Id kind of like to know what the rate of twist is on my StG-2003C in 5.56x45 for this very reason of projectile selection.

I'm not 100% positive but it's probably 1/7. The STG is basically a dressed up Romanian WASR, I've heard the Romanian 5.56 AKs (PAR-3, SAR-3, WASR-3) use 1/7.

Even if it's not, it'll be at least 1/9 which will get you to 69 gr. Actually 77gr works in my Bushmaster 1/9 but that varies gun to gun.

LeibstandarteAdH
October 15, 2007, 03:53 PM
Liebwhatthehellever, if you want to know the twist rate of your barrel, measure it. A swivel handle cleaning rod, a tight patch on a jag screwed in tight, a pen mark or tape flag on the rod. Measure the distance you have to move the patch for the rod to make one turn.:scrutiny:

So simple and potentially useful insight, but if 1 in 14 inches is as stable as you say it is, unless my silver bear 55 grain JHPBT's ever start exploding in mid air, i really could care less.

JohnKSa
October 15, 2007, 04:30 PM
I don't understand where all this super-fast twist rate information for .224 diameter bullets is coming from.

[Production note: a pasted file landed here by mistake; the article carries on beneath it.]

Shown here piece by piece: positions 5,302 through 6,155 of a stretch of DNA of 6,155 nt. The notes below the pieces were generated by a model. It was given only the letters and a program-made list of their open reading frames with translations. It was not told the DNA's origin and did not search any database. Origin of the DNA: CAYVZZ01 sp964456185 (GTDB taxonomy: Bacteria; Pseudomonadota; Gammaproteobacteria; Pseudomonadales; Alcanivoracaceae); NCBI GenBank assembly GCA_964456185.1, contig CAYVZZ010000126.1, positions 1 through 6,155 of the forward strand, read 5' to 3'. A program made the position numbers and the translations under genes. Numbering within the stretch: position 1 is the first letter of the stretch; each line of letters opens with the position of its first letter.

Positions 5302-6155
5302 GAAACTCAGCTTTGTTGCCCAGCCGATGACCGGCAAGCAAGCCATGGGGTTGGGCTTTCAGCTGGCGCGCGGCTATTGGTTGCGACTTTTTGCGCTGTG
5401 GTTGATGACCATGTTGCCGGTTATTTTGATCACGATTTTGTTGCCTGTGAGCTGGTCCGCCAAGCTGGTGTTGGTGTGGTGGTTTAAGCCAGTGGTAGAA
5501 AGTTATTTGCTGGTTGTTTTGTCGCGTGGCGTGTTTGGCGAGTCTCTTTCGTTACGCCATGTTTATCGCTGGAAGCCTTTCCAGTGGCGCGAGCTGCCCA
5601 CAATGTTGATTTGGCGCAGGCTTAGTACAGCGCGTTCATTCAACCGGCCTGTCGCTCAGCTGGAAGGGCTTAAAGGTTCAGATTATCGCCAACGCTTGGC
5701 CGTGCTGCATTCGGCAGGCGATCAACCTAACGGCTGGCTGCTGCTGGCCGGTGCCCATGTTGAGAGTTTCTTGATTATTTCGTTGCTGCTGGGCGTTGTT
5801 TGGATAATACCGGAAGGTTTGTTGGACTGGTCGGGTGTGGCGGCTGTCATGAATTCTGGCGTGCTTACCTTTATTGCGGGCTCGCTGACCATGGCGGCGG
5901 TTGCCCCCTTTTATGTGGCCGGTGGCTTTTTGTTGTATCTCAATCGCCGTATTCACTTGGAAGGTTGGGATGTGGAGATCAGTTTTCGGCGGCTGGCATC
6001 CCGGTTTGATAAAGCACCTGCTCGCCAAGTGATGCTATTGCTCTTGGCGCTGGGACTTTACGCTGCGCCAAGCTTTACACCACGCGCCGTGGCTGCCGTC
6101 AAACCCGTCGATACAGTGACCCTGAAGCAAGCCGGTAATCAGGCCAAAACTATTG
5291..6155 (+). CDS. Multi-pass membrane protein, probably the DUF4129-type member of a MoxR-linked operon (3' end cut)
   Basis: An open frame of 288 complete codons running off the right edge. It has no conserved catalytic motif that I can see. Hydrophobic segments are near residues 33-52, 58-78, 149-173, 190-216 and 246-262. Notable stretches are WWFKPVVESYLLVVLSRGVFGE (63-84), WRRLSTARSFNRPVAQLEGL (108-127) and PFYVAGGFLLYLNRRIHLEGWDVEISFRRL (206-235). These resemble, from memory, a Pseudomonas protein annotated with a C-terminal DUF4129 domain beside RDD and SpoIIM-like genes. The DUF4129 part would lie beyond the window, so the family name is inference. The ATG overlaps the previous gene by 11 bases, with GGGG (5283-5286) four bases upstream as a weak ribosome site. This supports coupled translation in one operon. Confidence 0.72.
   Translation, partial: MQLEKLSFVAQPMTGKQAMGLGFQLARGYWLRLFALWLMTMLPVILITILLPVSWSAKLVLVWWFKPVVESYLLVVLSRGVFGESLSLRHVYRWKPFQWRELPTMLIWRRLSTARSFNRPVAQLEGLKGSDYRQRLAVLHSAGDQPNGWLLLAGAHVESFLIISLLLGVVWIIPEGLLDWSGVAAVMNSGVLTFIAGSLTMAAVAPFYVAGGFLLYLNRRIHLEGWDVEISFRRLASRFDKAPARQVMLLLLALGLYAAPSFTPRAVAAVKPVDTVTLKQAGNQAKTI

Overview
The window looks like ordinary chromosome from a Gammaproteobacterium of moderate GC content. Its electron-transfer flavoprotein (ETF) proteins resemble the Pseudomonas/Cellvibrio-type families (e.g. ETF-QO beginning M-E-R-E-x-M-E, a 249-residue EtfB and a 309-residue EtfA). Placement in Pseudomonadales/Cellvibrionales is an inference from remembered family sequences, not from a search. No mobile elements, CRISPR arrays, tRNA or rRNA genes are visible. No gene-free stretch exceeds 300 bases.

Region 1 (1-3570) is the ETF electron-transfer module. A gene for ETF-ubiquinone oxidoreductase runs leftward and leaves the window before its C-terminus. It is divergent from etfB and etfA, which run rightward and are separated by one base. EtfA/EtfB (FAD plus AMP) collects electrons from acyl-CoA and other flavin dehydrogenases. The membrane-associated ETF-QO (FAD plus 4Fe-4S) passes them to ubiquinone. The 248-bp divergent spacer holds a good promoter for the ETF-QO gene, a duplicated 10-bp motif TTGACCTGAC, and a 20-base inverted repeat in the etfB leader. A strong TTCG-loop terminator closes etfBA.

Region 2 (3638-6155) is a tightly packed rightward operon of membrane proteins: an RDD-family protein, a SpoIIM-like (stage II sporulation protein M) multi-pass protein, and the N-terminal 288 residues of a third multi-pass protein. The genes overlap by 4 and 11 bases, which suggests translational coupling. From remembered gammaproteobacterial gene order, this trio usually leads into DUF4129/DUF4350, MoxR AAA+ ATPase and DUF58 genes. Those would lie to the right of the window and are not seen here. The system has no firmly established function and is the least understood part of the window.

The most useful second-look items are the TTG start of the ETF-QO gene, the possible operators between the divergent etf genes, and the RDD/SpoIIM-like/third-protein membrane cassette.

Lilja says that 1:12 is sufficient for up to 60 grain bullets and that 1:9 will work up to 75 grains.

Berger suggests that 1:12 is sufficient for up to 64 grain bullets and that 1:9 will work up to 75 grains.

Kurt_D
October 16, 2007, 10:12 PM
I think the fast twist rates come from ARs and surplus ammo.

1/12 will stablize 55 gr no problem and probably work with up to 60-62 gr regular bullets, not the best but workable. Problem is ss109 62gr bullets are longer than a regular 62 gr bullet and will keyhole in a 1/12. I have read win 64 gr powerpoints will also keyhole from a 1/12. 1/9 works best with these ss109 bullets and also allows you up to 75-77 gr normal bullets, once again not the best but doable.

1/7 was for the tracer rounds to stablize. It's "mil-spec" that's why many opt for that twist. 1/8 will handle everything up to 80gr.